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“You can fully expect that the president will be heard on these issues repeatedly in coming days,” Rhodes said, previewing the gathering of international leaders.

But critics are questioning why the president himself isn’t providing a clearer picture of the administration’s response to Syria, a decision Obama has toiled over for months.

“The American people need to hear directly from the president on this,” a GOP Senate aide told The Washington Examiner. “Why isn’t he the one outlining the White House’s response?”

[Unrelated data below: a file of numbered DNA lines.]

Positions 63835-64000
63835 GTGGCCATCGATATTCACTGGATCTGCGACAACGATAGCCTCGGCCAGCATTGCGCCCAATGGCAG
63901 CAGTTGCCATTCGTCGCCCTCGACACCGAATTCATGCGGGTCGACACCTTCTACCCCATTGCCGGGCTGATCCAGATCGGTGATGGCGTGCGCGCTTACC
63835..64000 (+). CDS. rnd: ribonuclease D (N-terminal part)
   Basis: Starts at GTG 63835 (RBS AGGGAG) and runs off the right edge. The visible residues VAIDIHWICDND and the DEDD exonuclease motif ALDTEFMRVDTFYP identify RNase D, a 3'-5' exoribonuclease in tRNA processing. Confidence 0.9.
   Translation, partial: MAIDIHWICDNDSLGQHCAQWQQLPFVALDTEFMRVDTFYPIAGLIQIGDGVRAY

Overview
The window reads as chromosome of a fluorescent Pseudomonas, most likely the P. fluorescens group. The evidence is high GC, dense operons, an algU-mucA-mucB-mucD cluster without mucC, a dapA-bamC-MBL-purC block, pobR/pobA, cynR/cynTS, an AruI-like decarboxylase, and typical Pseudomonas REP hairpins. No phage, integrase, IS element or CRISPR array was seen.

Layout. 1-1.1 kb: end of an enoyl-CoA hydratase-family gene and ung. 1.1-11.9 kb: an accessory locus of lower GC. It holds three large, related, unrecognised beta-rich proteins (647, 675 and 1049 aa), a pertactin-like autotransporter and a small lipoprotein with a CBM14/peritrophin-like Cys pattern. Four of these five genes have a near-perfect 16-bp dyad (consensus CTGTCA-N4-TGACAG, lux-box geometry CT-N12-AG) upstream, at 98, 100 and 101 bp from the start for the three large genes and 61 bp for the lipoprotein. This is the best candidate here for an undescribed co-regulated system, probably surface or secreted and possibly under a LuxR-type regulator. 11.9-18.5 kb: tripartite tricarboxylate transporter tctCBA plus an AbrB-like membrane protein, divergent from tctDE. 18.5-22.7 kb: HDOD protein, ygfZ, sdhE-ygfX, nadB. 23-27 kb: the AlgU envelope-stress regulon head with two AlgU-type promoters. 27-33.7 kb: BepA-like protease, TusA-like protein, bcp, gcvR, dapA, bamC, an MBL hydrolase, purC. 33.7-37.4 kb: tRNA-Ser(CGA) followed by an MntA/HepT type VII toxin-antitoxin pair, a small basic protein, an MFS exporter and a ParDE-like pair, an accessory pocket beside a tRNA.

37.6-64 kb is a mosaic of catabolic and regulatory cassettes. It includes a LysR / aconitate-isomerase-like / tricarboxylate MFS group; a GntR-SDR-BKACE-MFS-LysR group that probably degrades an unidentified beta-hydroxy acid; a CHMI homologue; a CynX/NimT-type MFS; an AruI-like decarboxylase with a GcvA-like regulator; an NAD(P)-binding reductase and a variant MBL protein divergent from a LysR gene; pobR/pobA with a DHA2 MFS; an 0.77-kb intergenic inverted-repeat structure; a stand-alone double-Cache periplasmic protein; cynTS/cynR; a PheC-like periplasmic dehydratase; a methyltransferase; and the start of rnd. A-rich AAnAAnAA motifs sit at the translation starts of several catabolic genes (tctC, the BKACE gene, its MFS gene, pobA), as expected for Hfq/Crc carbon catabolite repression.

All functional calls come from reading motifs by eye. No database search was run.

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“Militarily, where is our commander in chief? We’re talking now more new interventions. I say until we know what we’re doing, until we have a commander and chief who knows what he’s doing, well, let these radical Islamic countries who aren’t even respecting basic human rights, where both sides are slaughtering each other as they scream over an arbitrary red line, ‘Allah Akbar,’ I say until we have someone who knows what they’re doing, I say let Allah sort it out,” Palin said at the Faith and Freedom Coalition Conference.

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“It all seems to me rather sporadic, chaotic, unstructured,” he charged. “I don’t see any real strategic guidance to what we’re doing. I see a lot of rhetoric, a lot of emotion, a lot of propaganda, in fact.”